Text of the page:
The Seeker

A Meta-Cognitive Journal About Writing… Plus Other Stuff

Moon

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I finally got a chance to see Moon on Sunday. I don’t know why I say “Finally” since it wasn’t released until June 12. But I got advanced word about the film a few months back on Very Short List, and was significantly intrigued. VSL makes pretty sound recommendations all around, and the trailer for the film was excellent, so I’ve been waiting. The problem is that Moon isn’t in wide release. I had trouble finding it anywhere until I found it in somewhat of a specialty theatre in Evanston.

First, it takes a lot for me to see a film in the theatre. Second, it takes even more for me to see a sci-fi or horror film at all, much less in the theatre. Don’t get me wrong– I love both genres. But all too frequently both genres rely too much on computer-generated effects or gore to carry the plot. It gets tiresome, and the films end up being incredibly shallow and mostly a waste of time. Both genres work best when they are very tightly written and have something to say about the human condition, something far, far beyond “Hey- check out the cool way we filmed this!” Some excellent examples in recent years include the Danny Boyle films 28 Days Later and Sunshine, both of which scored big with me.

Moon has commentary in spades. The beautiful thing is that it holds off on it until about half way through the film. Writer / Director Duncan Jones takes his time getting things set up, even throwing in some plot twists that had me thinking deeply as I was watching. But in the end, it doesn’t matter if the film is sci-fi or not because the setting and characters are merely vehicles through which he is making his commentary. The best literature works the same way.

I was happy, as well, that Moon made allusions to several classic and highly respected sci-fi films. The most apparent references are to Outland (which itself strongly echoes High Noon), Alien (Jones himself recognized this, saying that he was heavily influenced by the first half of the film, before it kicked in to full horror-film mode), and 2001: A Space Odyssey. But there are other subtle allusions that are very meaningful in the film. The most important one is the ongoing subtext about mortality and what it means to be human, which echoed much of what Blade Runner had to say (based on Philip K. Dick’s Do Androids Dream of Electric Sheep?). I even saw some influence from a rather obscure sci-fi film from the early 70’s, Silent Running.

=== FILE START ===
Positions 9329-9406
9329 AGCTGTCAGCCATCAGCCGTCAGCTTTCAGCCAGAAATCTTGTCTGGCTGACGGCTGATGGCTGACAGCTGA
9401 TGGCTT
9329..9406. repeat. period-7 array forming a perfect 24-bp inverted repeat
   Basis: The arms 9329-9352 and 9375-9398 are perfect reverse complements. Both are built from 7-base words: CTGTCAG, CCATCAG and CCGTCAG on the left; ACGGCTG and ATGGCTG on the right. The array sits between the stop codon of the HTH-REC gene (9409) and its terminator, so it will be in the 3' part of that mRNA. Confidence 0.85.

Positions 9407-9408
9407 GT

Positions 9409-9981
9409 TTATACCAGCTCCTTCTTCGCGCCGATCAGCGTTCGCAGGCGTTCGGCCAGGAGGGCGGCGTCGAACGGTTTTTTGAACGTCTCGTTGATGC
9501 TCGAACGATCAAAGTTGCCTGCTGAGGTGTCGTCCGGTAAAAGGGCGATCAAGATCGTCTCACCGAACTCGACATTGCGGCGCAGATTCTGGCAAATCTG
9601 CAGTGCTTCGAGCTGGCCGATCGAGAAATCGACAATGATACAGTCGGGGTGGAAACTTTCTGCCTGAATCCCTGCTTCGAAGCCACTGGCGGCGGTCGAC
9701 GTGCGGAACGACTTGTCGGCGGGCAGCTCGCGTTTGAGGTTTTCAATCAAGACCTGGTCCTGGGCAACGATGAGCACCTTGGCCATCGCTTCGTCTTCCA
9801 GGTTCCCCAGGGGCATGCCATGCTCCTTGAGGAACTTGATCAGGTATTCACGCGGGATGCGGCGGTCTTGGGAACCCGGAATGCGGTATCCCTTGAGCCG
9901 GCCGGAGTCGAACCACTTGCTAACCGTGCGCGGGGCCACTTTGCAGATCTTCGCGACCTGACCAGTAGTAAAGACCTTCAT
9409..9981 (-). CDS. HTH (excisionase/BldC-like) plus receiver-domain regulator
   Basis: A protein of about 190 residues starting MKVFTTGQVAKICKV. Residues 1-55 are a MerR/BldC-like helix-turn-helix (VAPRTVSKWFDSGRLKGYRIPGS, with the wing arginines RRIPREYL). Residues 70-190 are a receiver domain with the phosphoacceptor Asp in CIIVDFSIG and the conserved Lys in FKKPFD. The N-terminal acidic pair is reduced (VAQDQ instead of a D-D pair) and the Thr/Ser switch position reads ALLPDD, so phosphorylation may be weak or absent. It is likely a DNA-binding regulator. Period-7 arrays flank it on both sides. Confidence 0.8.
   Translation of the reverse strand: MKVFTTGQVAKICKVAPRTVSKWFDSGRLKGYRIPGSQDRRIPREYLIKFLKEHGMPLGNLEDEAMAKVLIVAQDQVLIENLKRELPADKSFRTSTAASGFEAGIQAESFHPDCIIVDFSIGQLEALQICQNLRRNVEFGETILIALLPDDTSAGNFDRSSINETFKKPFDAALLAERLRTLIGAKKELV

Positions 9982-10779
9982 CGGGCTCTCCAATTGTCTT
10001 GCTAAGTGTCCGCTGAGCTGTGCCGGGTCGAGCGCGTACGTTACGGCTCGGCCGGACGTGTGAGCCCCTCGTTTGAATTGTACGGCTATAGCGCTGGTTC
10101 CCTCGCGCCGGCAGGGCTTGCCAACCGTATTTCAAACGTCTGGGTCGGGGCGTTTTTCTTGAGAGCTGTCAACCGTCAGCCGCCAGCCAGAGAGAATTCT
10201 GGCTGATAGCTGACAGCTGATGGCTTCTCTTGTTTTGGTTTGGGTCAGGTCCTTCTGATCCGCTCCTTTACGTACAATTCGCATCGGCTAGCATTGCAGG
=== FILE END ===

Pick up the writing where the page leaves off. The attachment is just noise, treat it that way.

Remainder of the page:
Finally, I found some cinematographic choices to be interesting and integral to the themes Jones explores in the film. There are several overhead shots of the moon base that is the setting of the film. They are grainy, black and white, and filtered through some type of grid through which range and coordinates can be determined. My impression was that they were supposed to be taken from a communications satellite in orbit around the moon. They are cold, vacant shots, mirroring the conditions of life on the moon. I couldn’t help but think that Jones was reminding the viewer that God is watching all of this.

Readers: you can see that I’ve lately discovered how to make hyperlinks. I kinda feel like Charly in Flowers for Algernon when he discovers punctuation. I also make heavy use of Wikipedia with the hyperlinks in this entry. Wikipedia has solid entries about many, many films. I use it a lot and thought it might be useful to you.

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Written by seeker70

June 23, 2009 at 2:35 pm

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